Welcome to Issue 8 of Vegan Sustainability.
I was recently reading the story of Harold Brown a fifth-generation cattle farmer in the US, who went vegan for health reasons but gradually noticed other changes. The most significant change he encountered was beginning to understand animals as individuals. “I realised they have familial bonds; they crave safety, experience joy and happiness.” Reflecting on this he observed that “It is odd how we as humans have profound capabilities to avert our eyes from the obvious that is in plain sight.” In this issue we hear about the work of two organisations, the Kimmela Center for Animal Advocacy and the Non-human Rights Project who are working through scientific research and the legal system to transform our relationships with other animals from exploitation to mutual respect.
We feature an article and a books review from both Dr. Michael Greger and Dr. Richard Oppenlander. Both highlight the single simple solution to the different crises occurring globally at this time. We have increases in chronic illnesses and obesity with health care systems being over-stretched by increased demands, rising costs and falling budgets. We have continuing poverty, hunger, and malnourishment from Europe and the US to sub-Saharan Africa. And we have ecosystems destruction with the associated biodiversity loss together with climate change, which according to the respected Lancet medical journal, represents the biggest global health threat of the 21st century. It turns out that the foods with by far the lowest ecological impact are also the foods with the lowest green house gas emissions. These foods also happen to be the least expensive and the most effective in counteracting many of our most common chronic diseases. As Mathieu Ricard says, “It just takes one second to decide to stop. It doesn’t create any huge chaotic changes in our life. It’s just that we eat something else. It’s so simple. A small effort can bring a very big result for animals, for the disadvantaged, for the planet, for our own health. A sensible mind can see this is not an extreme perspective. This is a most reasonable, ethical, and compassionate point of view.”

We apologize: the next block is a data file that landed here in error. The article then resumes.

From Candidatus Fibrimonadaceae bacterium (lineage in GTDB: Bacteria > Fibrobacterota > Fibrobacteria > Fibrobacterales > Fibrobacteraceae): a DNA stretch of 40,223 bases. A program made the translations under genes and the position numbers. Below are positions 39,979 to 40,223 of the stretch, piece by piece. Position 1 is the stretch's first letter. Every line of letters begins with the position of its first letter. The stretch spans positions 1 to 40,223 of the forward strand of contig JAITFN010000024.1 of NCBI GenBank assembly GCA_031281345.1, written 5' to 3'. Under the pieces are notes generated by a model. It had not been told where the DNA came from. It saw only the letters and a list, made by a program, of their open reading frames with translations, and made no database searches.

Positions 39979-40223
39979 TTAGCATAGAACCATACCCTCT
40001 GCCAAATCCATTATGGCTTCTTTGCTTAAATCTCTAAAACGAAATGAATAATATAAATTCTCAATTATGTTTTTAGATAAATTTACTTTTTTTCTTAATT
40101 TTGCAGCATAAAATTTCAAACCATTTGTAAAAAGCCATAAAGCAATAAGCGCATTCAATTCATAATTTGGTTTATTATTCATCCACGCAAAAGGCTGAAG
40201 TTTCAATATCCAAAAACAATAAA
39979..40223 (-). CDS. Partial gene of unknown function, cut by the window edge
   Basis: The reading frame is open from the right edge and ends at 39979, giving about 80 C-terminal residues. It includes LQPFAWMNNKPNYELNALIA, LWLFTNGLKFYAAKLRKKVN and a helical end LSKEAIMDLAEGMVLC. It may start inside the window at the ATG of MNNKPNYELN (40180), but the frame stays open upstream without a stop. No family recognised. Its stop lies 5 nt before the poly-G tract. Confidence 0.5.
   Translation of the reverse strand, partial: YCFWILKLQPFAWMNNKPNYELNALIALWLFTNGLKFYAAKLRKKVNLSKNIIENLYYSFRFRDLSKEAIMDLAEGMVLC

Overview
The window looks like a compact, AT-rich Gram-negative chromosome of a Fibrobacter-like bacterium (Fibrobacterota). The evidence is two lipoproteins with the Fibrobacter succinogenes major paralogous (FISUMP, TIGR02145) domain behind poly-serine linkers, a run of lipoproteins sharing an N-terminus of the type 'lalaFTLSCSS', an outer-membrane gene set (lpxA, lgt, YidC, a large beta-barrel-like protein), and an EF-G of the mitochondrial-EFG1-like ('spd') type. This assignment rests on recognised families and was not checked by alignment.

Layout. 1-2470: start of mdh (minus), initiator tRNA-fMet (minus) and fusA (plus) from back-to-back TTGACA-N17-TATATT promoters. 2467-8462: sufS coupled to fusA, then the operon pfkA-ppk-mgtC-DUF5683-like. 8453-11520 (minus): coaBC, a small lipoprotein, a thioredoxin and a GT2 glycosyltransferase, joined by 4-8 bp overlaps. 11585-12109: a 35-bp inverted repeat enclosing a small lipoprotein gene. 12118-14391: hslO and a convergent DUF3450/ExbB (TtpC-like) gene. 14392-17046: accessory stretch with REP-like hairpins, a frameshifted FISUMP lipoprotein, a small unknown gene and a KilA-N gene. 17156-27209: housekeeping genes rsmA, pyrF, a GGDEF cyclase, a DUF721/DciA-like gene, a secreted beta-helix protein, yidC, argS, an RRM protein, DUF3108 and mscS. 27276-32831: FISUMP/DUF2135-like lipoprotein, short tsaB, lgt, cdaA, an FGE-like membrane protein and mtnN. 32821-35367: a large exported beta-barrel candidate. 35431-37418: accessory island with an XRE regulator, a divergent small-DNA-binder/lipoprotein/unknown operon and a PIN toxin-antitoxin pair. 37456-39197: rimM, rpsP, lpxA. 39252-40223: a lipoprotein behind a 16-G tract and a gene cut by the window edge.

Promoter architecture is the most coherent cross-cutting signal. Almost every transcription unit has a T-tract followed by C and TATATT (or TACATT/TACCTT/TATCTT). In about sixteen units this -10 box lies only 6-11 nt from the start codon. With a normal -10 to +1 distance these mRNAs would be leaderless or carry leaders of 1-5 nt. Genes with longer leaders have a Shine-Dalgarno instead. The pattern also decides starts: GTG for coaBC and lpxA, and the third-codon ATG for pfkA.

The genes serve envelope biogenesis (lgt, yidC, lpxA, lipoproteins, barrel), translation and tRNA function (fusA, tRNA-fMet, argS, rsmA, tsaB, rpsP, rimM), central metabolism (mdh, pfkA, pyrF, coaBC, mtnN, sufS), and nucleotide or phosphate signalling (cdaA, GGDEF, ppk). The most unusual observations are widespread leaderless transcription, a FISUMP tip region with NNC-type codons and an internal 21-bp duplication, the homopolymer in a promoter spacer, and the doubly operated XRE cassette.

We look at the benefits of this transition in the article Transitioning to a Vegan Australia which outlines the steps to a national vegan agricultural system. We also review a book on vegan permaculture which has lots of great ideas. We highlight some vegan sustainability stories in the news from around the world and the efforts being made to transition to a zero waste society.
If we are sincere about not continuing to drastically compromise the ability of present and future generations of all species to meet their needs then the ethical transition to vegan living is becoming a necessity. It seems that at the same time as millions of people are waking up and making this transition the old order are trying to divide and sow fear. But if each of us are devoted, compassionate, energetic and well informed then the movement to a peaceful, ethical vegan human society that is in harmony with all living beings will continue to grow.